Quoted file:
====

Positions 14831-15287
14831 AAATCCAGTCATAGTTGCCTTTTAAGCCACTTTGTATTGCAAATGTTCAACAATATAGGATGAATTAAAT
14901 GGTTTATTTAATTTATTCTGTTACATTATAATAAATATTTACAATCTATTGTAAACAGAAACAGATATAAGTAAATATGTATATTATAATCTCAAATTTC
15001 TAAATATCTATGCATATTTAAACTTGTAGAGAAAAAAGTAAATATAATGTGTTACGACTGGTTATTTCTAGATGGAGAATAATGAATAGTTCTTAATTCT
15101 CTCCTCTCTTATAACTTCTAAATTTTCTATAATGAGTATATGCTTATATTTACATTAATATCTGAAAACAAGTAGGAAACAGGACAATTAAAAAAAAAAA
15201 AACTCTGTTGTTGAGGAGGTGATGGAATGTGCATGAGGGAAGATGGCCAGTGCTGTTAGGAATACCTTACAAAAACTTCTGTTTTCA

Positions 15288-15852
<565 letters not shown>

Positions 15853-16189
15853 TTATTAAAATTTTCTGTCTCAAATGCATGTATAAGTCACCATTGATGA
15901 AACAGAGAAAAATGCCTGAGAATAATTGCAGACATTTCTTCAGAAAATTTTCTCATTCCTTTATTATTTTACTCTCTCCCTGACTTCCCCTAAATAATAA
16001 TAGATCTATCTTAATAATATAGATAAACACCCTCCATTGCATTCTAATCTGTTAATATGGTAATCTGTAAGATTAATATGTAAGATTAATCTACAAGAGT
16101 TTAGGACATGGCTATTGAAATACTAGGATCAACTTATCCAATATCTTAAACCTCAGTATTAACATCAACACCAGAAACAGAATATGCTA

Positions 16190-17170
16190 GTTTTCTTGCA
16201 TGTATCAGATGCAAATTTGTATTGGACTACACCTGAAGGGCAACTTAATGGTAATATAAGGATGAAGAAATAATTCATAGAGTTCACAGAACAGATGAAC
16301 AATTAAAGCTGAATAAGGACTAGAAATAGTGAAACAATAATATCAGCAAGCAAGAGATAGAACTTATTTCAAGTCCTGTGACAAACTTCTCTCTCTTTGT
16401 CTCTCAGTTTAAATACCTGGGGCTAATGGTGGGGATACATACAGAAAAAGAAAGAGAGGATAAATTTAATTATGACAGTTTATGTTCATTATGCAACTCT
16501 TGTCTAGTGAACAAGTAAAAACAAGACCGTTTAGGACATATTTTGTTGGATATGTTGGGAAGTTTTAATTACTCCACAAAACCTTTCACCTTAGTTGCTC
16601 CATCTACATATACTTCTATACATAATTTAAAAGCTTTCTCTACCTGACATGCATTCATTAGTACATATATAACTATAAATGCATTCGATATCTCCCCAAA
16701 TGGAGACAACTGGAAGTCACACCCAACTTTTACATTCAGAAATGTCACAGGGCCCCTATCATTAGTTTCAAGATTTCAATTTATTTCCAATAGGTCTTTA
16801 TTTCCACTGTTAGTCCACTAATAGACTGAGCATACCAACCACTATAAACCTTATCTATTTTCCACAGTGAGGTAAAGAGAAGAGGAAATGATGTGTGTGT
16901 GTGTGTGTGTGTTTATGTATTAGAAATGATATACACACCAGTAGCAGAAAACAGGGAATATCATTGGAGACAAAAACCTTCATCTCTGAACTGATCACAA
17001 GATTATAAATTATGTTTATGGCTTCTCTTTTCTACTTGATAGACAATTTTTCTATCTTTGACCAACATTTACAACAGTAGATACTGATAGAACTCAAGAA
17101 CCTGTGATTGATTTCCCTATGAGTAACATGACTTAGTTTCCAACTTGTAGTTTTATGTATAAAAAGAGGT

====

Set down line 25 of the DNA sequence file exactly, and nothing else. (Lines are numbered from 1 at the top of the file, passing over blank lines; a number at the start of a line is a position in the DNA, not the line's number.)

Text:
17101 CCTGTGATTGATTTCCCTATGAGTAACATGACTTAGTTTCCAACTTGTAGTTTTATGTATAAAAAGAGGT